Elska is the first in a new series titled Horse Diaries. These books are just that – diaries from the perspective of horses, a different horse in each book. I found this concept to be very unique and wonderful. Elska begins as a young foal, newly born into the world in Iceland, circa AD 1000. All is well for Elska, as she discovers her new world, in the countryside, roaming with her mother and the other horses.
It is not long, however, until changes occur and Elska finds herself, along with the other horses, gathered to a farmyard for the winter, which is about to set in. Elska settles in happily at her new home, at peace with a loving and sweet little human girl named Amma. Amma is kind and attentive, she and Elska seem a kindred spirit, meant to grow and learn together. Then, it is when a powerful neighbor takes notice of young Elska, life become a confusing and upsetting upheaval.
Elska is sent to live at the new farmyard, with new horses and new humans. All are kind to her, however she desperately misses Amma and does not understand why this has happened. Little does Elaska know that one day soon she will become a hero for doing what comes naturally and her reward will be one that leaves her feeling happy and fulfilled.
Horse Diaries: Elska is geared toward ages 9-12, though I feel that that age range could easily be expanded both ways. Younger girls who love horses will definitely find themselves engrossed within the book’s pages, as well as older horse lovers. The uniqueness of the point of view gives the reader a completely new perspective and is highly delightful. I loved seeing life through a horse’s eyes and knowing what she was feeling and thinking, while viewing humans as a new and not completely understood source.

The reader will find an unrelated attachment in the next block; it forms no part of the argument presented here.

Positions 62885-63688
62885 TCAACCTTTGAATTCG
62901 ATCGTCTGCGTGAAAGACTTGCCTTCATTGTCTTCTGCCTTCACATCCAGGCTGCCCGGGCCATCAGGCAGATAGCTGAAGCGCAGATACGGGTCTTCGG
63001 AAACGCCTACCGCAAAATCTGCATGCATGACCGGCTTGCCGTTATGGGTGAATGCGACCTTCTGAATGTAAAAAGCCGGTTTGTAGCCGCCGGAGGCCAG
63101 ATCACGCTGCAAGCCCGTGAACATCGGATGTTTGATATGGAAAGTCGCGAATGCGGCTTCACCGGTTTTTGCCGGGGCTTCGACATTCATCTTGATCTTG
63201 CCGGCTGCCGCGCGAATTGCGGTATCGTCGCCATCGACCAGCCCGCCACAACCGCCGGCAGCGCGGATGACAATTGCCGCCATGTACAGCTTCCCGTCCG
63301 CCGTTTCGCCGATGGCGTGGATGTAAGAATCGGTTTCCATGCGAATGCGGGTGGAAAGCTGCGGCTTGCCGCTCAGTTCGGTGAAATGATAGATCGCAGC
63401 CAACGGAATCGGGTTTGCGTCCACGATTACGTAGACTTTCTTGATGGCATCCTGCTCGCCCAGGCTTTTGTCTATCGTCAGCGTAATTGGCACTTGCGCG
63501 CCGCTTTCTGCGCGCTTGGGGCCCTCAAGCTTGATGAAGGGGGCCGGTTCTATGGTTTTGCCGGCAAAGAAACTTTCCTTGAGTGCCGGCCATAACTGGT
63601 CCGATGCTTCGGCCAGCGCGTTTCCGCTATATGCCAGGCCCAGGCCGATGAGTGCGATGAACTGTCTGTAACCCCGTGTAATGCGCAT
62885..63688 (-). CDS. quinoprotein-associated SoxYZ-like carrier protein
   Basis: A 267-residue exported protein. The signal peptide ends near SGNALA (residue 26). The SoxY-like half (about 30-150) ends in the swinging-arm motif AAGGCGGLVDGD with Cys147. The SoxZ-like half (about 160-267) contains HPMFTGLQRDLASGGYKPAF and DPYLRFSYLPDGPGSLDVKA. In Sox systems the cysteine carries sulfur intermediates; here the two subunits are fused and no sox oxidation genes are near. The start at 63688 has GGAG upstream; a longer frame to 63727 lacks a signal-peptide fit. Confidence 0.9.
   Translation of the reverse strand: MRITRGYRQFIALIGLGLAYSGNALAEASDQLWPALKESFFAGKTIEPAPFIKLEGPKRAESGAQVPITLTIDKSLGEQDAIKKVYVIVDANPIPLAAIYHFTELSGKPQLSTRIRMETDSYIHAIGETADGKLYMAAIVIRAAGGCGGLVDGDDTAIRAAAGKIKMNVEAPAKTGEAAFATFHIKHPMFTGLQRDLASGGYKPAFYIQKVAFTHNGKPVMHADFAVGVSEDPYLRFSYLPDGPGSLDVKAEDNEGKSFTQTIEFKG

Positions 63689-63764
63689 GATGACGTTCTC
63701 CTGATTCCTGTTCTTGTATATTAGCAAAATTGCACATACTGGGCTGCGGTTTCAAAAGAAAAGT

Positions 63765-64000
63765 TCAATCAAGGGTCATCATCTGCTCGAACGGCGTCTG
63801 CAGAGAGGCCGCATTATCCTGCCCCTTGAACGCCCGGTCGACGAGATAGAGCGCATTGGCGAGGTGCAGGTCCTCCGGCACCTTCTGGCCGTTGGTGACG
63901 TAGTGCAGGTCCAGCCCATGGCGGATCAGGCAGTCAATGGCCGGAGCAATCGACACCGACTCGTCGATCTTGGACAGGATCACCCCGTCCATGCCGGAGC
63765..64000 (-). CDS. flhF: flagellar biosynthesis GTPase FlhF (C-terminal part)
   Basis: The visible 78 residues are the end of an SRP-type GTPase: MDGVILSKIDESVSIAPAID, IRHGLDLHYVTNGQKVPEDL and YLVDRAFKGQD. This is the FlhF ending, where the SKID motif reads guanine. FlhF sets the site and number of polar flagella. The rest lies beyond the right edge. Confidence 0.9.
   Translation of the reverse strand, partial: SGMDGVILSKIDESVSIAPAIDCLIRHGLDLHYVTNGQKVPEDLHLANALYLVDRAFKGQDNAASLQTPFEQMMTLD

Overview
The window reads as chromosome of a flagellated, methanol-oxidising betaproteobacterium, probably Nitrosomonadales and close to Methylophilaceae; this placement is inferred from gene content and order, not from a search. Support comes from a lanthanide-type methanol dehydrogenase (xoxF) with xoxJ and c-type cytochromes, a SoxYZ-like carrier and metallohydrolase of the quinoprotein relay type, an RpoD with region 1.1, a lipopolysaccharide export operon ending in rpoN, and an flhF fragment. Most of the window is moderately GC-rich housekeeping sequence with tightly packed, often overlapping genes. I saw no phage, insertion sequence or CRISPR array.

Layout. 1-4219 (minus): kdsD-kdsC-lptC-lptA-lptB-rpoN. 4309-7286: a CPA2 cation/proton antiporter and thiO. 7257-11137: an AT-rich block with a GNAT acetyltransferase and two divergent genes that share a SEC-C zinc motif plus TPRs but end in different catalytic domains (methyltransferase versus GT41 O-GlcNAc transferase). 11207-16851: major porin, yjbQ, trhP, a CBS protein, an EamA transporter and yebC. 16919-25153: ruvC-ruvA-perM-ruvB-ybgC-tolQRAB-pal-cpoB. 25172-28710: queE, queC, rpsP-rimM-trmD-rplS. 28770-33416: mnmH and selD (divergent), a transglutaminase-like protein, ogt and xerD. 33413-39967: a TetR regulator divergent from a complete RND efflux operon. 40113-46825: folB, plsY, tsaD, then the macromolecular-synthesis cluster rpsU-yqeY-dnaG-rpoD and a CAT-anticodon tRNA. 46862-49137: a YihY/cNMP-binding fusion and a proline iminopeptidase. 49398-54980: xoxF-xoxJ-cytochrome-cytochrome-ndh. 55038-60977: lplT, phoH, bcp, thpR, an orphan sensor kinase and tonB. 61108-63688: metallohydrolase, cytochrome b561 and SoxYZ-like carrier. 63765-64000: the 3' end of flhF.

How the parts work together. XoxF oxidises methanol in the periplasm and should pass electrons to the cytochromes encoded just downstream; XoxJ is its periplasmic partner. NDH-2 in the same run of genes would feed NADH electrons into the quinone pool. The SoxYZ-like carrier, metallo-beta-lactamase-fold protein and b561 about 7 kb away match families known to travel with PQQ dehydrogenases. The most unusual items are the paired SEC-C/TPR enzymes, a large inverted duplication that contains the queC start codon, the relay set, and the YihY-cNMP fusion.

The story and writing is wonderful and fun, the illustrations beyond beautiful. The writing talent of Catherine Hapka and illustrating talent of Ruth Sanderson is a truly winning combination and brings this loving story of Elska to life. I instantly fell in love with the cover of the book, a design resembling that of a leather diary, complete with lock, all centering around a portrait of Elska herself, in all of her glorious beauty.
Also worth mentioning is that, at the end of the story, there is an excellent section dedicated to the life and facts of Icelandic horses as well as Iceland. This is a great learning follow-up and gives the reader memorable and interesting background information such as Icelandic horses are a gaited breed, meaning in addition to the typical gaits that horses perform, Icelandics can also perform a tolt and the flying pace. Also, Icelandics are the only breed of horses in Iceland today. Bringing any horse into the country is forbidden by law and once a horse is taken out of the country, it is not allowed back in.
In closing, it is mentioned that Icelandic horses are given Icelandic names, no matter the place of their breeding. This is an age old tradition still carried out. Elska is a commonly used Icelandic name used for mares and means “friendly” or “playful” – two things that definitely describe Elska within this story, perfectly.
The second in the Horse Diaries series is Bell’s Star; the first chapter is included at the end of Elska, leaving the reader eagerly anticipating its arrival. This series promises to quickly become a favorite for every girl who either desires or has desired to be surrounded by horses. This is a true horse lover’s dream and will be cherished for years to come.
*overall rating 4.5/5Powered by Sidelines